Knowledge of Institutional Information Infrastructure
Web Services, User ID and Password, and Email
WebCT, Moodle
Campus Resources
Library Physical Overview
Library Web Page Overview

 

Effective Use of Resources
E-books—Ebrary and Netlibrary
E-journals—Ebsco and Jstor
Government Documents
Accessing Physical Materials
Link Resolver
Google
Serials Solutions
Federated Searching
Interlibrary Loan

 

Skills & Concepts
Evaluation of URLS
Research Strategies
Peer Review
Publication
Plagiarism and Citation
Search Terms

Vertical integration of information literacy is the second focal area of development that could benefit from cooperation. The information literacy needs of nursing, finance, education, or chemistry students are different. The information resources relevant to the various disciplines are in a state of rapid expansion in diversity and depth on the Internet. Much of the current expansion of the Internet is occurring through the integration of governmental, corporate, and organizational data structures. The interfaces to these data sets are often not intuitive. The interface to the Federal Government’s Census Datais an example. As librarians and faculty progressively identify relevant web sites and online resources that are relevant to the curriculum of the various disciplines, it will become increasingly important to share the instruction that librarians produce.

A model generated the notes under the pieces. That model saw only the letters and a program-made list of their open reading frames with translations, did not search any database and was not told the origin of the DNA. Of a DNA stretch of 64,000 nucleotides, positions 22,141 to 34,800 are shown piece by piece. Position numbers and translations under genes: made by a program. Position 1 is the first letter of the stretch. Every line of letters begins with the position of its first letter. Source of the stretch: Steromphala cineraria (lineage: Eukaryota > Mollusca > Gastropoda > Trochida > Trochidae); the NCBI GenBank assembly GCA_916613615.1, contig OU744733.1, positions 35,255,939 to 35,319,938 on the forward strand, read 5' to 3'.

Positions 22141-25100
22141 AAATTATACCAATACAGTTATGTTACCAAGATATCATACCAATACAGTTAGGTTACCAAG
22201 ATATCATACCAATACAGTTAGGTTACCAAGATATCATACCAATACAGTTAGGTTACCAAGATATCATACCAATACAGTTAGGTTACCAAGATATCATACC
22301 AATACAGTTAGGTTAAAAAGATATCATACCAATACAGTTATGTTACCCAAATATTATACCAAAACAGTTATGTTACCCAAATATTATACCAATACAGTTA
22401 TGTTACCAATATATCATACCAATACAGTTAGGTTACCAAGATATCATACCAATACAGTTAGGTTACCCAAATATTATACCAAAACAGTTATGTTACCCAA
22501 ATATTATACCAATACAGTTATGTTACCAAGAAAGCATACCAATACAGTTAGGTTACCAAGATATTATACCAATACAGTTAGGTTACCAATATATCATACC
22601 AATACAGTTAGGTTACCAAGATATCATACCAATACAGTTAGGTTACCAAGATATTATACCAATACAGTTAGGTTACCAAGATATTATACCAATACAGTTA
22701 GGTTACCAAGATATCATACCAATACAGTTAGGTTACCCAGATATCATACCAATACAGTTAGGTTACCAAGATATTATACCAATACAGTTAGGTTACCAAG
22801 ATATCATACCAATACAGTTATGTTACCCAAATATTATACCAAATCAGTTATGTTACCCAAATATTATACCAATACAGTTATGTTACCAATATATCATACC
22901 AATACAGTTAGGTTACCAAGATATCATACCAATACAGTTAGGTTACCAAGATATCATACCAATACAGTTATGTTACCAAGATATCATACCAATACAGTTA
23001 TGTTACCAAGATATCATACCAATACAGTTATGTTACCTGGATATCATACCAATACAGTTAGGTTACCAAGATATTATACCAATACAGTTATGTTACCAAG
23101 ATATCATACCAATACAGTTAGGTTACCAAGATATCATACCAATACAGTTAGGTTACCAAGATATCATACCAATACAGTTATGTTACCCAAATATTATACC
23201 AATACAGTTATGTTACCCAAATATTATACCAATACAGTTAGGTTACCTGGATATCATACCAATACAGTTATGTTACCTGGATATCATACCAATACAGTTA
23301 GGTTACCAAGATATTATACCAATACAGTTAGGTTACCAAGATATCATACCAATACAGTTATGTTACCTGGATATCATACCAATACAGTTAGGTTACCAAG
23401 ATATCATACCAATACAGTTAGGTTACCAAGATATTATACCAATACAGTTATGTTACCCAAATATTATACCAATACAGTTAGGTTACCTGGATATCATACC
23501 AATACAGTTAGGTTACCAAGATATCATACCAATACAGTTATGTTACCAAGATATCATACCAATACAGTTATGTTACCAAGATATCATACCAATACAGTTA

IL discussion at Menucha (ACRL OR/WA Joint Fall Conference)

ACRL Oregon & Washington Joint Fall Conference 2008
The Once & Future Catalog
When: October 23-24, 2008
Where:
Menucha Conference Center, Corbett, Oregon.
 
Grab a beverage and join colleagues from Oregon and Washington to discuss Information Literacy. We have time set aside Thursday, October 23 @ 8:00pm, so this will be a pre-social-social. 
 
Oregon librarians are in the process of interpreting the revised AA/OT and JBAC recommendations.  Washington librarians from 2 and 4-year schools are continuing conversation about statewide IL articulation. We’re all interested in ways to embed IL in foundational courses. The Cooperative Information Literacy Project would start a pool of shared online IL tutorials for Summit libraries. Always lots to talk about- hope to see you there.

Ah, the Old Dog and Pony Show

I saw a dog and pony show two weeks ago. Like I tell my daughter, yes, for reals. Live! Little energetic dogs scantily clad in sequined bikinis and feathers, riding ponies, climbing ladders and diving into the arms of a not-so-energetic woman scantily clad in sequined bikini and feathers…in short; the whole shebang.  And you know what? At the end of the daredevils and acrobats, tightrope walkers and motorcycles zipping around a steel cage, the dog and pony show was right up at the top of my favorite acts (since you asked…a clown who “accidentally” put soap in his gas tank (I think he did this on purpose) and a juggler who kept dropping stuff…for reals, I’ve never seen a juggler drop so many things and still attempt the flaming bowling pins…and the elephants…but I digress). My point, if I have one, is that today an instructor gushed that I was going to pull out the whole library dog and pony show- and she was sincere, and happy! And actually, I was happy too. It was just what her class needed, and she wasn’t coming up with it on her own, so she was pleased. Why? More on this later. I have to go help my daughter…for reals.